EDITOR NOTE: With gold approaching Goldman’s year-end target of $2,000, some investors might be wondering what would it take for gold to reach $3,000? Well, there are a few factors to watch out for. First, there’s a difference between the actual inflation rate and inflationary “expectations” based on the persistence of an inflationary trend. Second, there’s the state of the dollar that traditionally has an inverse relationship to gold. You have to monitor these factors, and this article discusses both in great detail.
With gold pushing up to multi-year highs (as the dollar begins to sink), many are asking: where to from here?
Goldman earlier increased their 12-month target for the yellow metal to $2000, but what will it take to send gold prices materially higher?
Specifically, Goldman believes inflation will need to move above the Fed’s 2% target and this move to be met with a muted policy response.
Historically, gold’s relationship with inflation is non-linear. Gold does not display a strong correlation with inflation while the latter is moderate but becomes strongly correlated when inflation gets above a certain threshold. Gold also tends to go up moderately in deflationary environments.
In fact, we find that what matters most is the deviation of inflation from its trend, rather than its absolute level (see Exhibit 11 and Exhibit 12).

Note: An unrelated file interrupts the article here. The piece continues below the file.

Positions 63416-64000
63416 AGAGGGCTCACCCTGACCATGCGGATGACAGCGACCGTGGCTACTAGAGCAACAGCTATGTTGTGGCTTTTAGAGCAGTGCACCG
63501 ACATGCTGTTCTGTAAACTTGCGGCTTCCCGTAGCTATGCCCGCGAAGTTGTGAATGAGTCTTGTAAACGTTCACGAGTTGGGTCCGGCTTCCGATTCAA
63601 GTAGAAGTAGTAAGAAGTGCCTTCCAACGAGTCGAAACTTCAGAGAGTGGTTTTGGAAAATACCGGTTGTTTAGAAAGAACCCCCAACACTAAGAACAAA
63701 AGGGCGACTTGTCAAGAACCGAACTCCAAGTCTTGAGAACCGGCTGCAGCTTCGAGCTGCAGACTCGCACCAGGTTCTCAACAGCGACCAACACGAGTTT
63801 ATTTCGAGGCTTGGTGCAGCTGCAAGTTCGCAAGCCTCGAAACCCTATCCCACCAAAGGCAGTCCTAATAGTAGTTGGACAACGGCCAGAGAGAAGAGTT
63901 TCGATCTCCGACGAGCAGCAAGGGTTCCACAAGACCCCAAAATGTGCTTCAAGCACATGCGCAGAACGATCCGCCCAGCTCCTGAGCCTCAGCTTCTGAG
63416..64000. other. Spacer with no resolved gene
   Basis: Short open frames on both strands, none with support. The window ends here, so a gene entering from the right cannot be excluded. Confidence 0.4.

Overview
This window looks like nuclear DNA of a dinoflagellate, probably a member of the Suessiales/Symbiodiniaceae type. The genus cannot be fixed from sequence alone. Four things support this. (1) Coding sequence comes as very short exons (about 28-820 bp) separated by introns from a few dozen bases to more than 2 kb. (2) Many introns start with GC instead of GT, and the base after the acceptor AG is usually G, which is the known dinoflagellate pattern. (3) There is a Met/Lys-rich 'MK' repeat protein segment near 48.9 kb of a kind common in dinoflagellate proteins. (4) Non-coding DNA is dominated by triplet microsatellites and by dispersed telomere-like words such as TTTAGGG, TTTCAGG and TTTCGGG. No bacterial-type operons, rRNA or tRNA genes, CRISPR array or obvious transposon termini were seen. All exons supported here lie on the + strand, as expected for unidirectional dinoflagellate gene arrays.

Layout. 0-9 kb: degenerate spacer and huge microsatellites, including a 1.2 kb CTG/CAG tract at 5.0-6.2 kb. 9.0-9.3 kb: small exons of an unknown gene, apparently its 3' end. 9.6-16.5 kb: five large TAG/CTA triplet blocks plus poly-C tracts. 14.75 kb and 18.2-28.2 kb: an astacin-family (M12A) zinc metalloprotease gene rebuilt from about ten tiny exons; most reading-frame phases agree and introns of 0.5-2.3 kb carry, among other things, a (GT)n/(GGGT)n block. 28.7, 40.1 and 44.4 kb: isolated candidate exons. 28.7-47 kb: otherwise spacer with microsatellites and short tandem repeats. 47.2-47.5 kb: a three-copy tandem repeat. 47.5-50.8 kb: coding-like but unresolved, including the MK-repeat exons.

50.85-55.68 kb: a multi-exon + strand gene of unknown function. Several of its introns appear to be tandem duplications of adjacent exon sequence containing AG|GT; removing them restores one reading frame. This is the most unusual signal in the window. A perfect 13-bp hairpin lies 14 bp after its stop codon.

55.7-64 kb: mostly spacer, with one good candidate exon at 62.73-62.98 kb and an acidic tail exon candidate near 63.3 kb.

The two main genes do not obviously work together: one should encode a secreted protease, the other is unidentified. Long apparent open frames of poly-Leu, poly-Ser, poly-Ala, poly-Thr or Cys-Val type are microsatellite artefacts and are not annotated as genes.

This is understandable - investor expectations of future inflation changes through time. For example, while a 5% inflation rate in the early 1980’s may have been perceived as relatively low, today it would represent a large upward surprise to the market. The relationship between gold and inflation gets stronger when we adjust inflation for its trend. The relationship holds in the post-Volcker period that excludes the extremely high inflation of the 1970’s.
Using this relationship between gold and inflation deviations from trend we find that to get to $3000/toz we would need to have inflation exceed its average over the past 10 years of 1.75% by about 3 standard deviations (approx 4.5%). Alternatively, gold could reach $3000/toz if the move in inflation is smaller but more persistent. For example, an inflation rate of 3.5% maintained for several years would achieve a similar target. Persistently high inflation rates would lead to concerns over the commitment of central banks to meet their inflation targets, amplifying fears of inflation further.
But, an increase in interest rates in excess of the level of inflation, akin to Volcker’s 1980 policy, would remove any tail risks of inflation, reducing gold’s appeal.
Additionally, Goldman finds that gold is a useful addition to any portfolio in periods of high inflation.
Specifically, we looked at gold and equity’s performance over previous inflationary environments. We divide the inflationary regimes by looking at deviation of YoY inflation rates vs. its 10 year rolling average.
We find that gold tends to outperform equities in high inflation regimes as well as in deflationary environments, whereas equities do better when inflation is moderate.
There is another shoe that needs to drop – a breakdown in the US dollar. Several people in the mainstream have warned about this in recent weeks. Yale economist Stephen Roach’s warned that “the era of the US dollar’s ‘exorbitant privilege’ as the world’s primary reserve currency is coming to an end.” Meanwhile, Guggenheim Investments Chief Investment Officer Scott Minerd said that while “there are no signs the world is questioning the value of the US dollar” right now, it’s clear that the greenback is “slowly losing market share as the world’s reserve currency.”
Originally posted on ZeroHedge